Dissociation of body growth and adipose deposition effects of growth hormone in oMt1a-oGH transgenic mice

A. M. Oberbauer, C. Stiglich, J. D. Murray, Carl L Keen, D. L. Fong, L. B. Smith, S. Cushwa

Research output: Contribution to journalArticlepeer-review

10 Scopus citations


Chronic highly elevated expression of a growth hormone (GH) transgene enhances overall body growth with minimal adipose accretion, while moderate levels of circulating GH fail to enhance body growth yet promote adipose deposition. These findings suggest that the growth response to GH can be dissociated from adipose effects. This hypothesis was tested in the oMt1a-oGH transgenic mouse model by titrating circulating GH levels through variable induction of transgene expression. Circulating GH levels in female transgenics were ∼ 49, 132, and 750 ng/ml in response to the transgene stimulus at 0, 15, and 25 mM zinc sulfate, respectively. The highest level of circulating GH generated the largest body weight with the smallest fat accrual while the intermediate GH level generated a body weight equivalent to that for the highest GH but the heaviest gonadal fat pads. The lowest GH levels did not increase body size but did enlarge fat depots. Animals exposed to the highest level of GH had an extended growth phase relative to lower GH levels and the nontransgenic controls. In contrast, the duration of the growth phase for the 0 and 15 mM zinc stimulated transgenics was abbreviated relative to the growth phase of the control animals. The two highest levels of circulating GH increased all forms of the GH receptor, IGF-I, and hepatic lipoprotein lipase mRNA. The growth differential observed for the 0 vs. the 15 mM zinc stimulated transgenics may reflect the preferential increase in the full length GH receptor mRNA and the induction of the smaller IGF-I transcripts with the higher circulating GH while the lipid accrual paralleled the disproportionate induction of the truncated GH receptor mRNA form. Liver and bone content of zinc, manganese, copper, and iron primarily reflected dietary zinc supplementation and did not appear to play a role in the differential growth response. The dissociation of GH effects on growth and adipogenesis as a function of circulating GH levels suggests that the level of GHR and IGF-I expression acts through a threshold mechanism and low expression results in adipogenesis while high expression generates body growth.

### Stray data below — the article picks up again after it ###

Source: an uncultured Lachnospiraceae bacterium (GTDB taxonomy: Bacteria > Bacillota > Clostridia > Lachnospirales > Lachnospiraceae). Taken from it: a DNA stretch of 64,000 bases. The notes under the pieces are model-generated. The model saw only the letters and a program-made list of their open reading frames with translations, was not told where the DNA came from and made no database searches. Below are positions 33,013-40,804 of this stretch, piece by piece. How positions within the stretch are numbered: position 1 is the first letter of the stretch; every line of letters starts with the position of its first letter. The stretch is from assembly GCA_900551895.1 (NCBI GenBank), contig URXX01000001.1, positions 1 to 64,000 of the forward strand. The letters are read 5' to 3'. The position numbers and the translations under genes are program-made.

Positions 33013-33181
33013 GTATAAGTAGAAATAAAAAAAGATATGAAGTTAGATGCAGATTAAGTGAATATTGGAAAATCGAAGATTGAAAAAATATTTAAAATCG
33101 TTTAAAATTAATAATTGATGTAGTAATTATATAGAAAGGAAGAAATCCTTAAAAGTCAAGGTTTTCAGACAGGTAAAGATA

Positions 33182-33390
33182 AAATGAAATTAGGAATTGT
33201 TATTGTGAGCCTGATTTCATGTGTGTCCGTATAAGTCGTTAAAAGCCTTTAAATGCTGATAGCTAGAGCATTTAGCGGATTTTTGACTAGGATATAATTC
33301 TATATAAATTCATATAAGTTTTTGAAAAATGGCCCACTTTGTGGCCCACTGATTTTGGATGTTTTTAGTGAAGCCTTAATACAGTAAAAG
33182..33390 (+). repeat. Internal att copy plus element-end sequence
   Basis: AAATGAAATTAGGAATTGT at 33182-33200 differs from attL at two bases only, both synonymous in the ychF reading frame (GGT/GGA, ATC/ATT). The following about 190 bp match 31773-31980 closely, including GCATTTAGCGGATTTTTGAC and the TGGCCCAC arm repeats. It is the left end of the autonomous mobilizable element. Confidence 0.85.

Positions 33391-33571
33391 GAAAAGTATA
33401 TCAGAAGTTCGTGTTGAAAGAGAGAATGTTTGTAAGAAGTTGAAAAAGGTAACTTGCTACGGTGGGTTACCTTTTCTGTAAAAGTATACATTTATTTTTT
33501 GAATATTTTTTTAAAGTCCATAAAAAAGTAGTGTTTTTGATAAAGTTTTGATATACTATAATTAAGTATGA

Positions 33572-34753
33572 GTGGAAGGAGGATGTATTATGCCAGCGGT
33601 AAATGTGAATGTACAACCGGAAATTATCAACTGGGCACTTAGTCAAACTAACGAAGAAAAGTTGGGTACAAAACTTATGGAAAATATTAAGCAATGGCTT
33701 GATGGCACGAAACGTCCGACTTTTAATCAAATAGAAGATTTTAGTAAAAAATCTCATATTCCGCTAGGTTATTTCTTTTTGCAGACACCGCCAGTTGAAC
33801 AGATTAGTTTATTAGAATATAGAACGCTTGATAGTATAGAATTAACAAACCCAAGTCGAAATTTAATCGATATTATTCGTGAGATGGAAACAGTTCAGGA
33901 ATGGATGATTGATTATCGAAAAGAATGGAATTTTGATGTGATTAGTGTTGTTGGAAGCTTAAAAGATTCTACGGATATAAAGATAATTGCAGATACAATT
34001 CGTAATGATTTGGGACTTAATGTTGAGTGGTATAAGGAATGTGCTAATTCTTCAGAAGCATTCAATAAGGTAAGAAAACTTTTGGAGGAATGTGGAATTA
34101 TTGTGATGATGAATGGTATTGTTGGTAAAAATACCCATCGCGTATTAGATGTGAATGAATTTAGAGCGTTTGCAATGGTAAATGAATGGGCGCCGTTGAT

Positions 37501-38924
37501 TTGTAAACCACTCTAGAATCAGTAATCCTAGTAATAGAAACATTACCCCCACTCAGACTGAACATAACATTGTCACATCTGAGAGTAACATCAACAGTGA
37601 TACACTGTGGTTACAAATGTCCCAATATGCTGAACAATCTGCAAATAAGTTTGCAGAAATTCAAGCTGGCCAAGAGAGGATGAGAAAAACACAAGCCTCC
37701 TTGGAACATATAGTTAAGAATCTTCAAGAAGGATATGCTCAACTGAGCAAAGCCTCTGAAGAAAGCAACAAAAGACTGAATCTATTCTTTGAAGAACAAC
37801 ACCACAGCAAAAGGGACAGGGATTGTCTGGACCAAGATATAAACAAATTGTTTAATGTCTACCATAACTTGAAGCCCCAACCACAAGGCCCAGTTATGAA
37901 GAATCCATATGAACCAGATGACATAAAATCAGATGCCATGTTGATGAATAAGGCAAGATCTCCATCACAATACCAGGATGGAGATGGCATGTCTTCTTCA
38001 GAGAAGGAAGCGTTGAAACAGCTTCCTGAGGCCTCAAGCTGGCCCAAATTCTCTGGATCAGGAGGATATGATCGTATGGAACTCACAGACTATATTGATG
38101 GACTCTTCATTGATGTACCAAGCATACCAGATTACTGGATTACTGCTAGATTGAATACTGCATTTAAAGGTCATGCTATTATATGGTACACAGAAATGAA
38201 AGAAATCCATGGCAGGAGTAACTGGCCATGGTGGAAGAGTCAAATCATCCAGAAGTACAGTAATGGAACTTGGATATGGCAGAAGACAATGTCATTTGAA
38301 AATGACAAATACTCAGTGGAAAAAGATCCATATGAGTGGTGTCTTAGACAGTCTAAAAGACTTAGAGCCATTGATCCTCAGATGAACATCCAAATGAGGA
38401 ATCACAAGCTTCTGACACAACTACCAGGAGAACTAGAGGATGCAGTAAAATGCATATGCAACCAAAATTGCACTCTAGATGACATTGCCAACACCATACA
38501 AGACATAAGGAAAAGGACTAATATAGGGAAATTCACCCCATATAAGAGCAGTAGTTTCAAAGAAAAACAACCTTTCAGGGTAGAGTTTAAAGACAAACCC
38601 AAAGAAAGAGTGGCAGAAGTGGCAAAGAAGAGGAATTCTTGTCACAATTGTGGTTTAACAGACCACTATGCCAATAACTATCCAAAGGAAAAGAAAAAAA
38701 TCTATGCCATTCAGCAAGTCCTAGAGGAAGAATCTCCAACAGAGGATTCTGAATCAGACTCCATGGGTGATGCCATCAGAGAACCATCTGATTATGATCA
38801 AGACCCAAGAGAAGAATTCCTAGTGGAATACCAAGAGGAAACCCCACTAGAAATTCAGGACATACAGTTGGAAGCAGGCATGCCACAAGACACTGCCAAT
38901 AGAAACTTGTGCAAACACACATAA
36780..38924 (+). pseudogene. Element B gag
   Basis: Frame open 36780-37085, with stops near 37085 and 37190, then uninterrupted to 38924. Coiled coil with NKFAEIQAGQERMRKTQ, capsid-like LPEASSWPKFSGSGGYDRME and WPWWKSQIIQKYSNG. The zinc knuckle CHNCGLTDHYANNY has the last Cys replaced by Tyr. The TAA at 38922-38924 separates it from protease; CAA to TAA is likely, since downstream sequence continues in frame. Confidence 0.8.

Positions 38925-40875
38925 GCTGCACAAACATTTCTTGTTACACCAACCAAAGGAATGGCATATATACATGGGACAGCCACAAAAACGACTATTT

Original languageEnglish (US)
Pages (from-to)33-45
Number of pages13
JournalGrowth, Development and Aging
Issue number1
StatePublished - Jun 2004


  • Adipose
  • GHR
  • Growth hormone
  • IGF-I
  • Mouse
  • Transgenic

ASJC Scopus subject areas

  • Agricultural and Biological Sciences(all)


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